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Insurer Off the Hook |in Antique Plane Crash

(CN) - A Rixeyville, Va., man whose antique biplane was wrecked during an air show while another pilot was at the controls cannot seek damages from his insurer, a federal judge ruled.

John Corradi, a well-known pilot on the antique aircraft circuit, purchased a 1942 Waco UPF-7 aircraft in 1999, and since then has shown the plane - a World War II trainer -- on the Discovery Channel and in numerous competitions.

At one of those events, the 2002, Sun n' Fun Expo in Lakeland, Fla., he was named "Custom Antique Champion" at a gathering that drew some 5,000 aircraft.

But on June 29, 2014, while another pilot, Bryon Stewart was at the controls, the cream-colored aircraft suffered catastrophic engine failure and crashed.

The aircraft was a total loss, sustaining more than $200,000 in damage, and Corradi filed a claim with his insurer, the Old United Casualty Company.

However, in a complaint filed on April 14, 2015, Corradi said the insurer balked at paying his claim on the specious grounds that Stewart was not an "approved" pilot under its aircraft insurance policy.

Corradi contended this was not true, and as his case proceeded, a second consideration was raised -- whether the Virginia Omnibus Statute Section 38.2-2204, which only applies to third-party claims for liability, modified his policy by expanding coverage to first-party claims for damage.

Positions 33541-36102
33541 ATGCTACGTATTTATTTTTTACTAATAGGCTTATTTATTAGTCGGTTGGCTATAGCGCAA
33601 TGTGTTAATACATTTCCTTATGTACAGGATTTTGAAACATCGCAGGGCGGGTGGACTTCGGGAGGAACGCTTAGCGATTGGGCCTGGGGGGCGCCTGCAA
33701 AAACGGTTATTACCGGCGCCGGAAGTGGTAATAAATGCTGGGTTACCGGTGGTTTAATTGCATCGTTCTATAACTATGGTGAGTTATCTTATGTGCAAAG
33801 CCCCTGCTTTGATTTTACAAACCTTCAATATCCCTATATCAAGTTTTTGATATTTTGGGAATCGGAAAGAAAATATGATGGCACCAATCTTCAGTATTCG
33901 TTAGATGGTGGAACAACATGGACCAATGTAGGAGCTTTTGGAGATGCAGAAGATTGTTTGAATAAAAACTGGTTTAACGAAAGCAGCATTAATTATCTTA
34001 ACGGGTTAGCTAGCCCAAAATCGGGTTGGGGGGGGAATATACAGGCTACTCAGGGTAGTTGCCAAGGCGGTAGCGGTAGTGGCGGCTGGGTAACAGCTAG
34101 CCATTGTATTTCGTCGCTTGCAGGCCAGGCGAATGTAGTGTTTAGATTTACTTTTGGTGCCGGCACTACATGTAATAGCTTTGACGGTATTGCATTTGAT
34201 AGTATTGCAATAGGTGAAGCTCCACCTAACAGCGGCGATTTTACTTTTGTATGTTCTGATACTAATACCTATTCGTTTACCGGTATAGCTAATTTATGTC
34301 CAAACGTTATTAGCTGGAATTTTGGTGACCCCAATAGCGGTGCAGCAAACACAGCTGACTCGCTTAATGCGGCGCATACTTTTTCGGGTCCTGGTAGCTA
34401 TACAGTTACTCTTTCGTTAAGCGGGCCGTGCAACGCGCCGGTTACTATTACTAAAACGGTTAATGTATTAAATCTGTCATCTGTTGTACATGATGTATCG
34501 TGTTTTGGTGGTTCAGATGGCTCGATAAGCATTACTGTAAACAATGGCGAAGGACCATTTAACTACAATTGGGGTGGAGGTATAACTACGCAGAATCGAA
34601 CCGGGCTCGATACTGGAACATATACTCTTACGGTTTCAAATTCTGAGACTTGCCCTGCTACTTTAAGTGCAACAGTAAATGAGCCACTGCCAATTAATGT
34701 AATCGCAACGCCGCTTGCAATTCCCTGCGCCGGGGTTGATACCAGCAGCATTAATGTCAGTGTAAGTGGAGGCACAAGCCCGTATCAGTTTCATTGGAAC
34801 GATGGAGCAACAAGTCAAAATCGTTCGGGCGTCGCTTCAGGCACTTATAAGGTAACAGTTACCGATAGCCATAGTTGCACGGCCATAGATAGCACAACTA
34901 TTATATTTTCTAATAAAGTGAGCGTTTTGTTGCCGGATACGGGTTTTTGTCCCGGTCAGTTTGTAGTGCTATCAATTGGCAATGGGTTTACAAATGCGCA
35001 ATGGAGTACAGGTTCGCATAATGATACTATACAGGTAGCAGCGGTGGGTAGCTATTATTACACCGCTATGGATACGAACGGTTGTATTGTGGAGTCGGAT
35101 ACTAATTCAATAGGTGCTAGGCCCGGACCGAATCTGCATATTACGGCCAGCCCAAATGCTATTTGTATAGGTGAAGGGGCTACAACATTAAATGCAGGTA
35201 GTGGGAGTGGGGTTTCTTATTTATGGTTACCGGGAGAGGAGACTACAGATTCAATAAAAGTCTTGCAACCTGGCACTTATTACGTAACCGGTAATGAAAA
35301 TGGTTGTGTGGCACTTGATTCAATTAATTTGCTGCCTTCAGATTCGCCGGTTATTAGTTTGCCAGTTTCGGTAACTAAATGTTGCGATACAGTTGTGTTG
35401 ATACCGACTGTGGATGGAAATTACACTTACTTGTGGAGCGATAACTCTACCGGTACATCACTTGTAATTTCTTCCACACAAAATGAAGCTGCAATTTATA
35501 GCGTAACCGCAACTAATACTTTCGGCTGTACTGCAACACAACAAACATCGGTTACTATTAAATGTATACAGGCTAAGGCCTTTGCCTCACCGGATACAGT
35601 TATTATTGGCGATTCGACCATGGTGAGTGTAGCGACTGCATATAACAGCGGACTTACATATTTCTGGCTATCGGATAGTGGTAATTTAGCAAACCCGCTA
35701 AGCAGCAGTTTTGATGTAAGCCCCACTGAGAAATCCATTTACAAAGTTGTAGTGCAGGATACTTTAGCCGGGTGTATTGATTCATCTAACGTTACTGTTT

But in a Dec. 8 ruling, U.S. District Judge Gerald Bruce Lee said that while the insurance policy in question does have exclusionary clauses for maintenance or test flights by an FAA-approved pilot at a licensed repair station, coverage related use of an insured plane in air shows is still limited to those named in the policy.

"Additionally, there is no language either amending the terms "your" or "approved pilots" or extending coverage to anyone other than "approved pilots" in the language of the policy," Lee wrote

Corradi argued that an "airshow extension" clause in the policy modified the rest of its provisions, and nullified the requirements than an "approved pilot" must be operating the aircraft at the time of the loss."

But Judge Lee, held the airshow clause only provides certain allowances and limitations that apply if the plaintiff participates in an air show.

"The Airshow Extension Endorsement clause does not change any other terms of the policy," Lee wrote. "Instead, it only amends the allowed usages of the aircraft, like participation in airshows, while the insured operates the Aircraft."

"In other words, although the Airshow Extension Clause extends coverage of the policy to FAA approved airshows, to actually recovery for damages occurring during an airshow, the aircraft must have been operated by an approved pilot when the damage occurred; adhering to the policy's requirement that the Aircraft is operated by 'Approved Pilots,'" the judge added.

That being case, Lee held that the Corradi's claims are barred by the plain language of the policy.

As to the second issue, the influences of the Virginia Omnibus Statute, Lee found that it did not modify the insurance policy coverage because the statute only applies to third-party claims for liability, and because Corradi "cannot assert a third-party claim for liability against himself in order to benefit from the protection of the statute."

Corradi is represented by Lee Robert Arzt, of Richmond, Va., who did not immediately respond to Courthouse News' email requesting comment.

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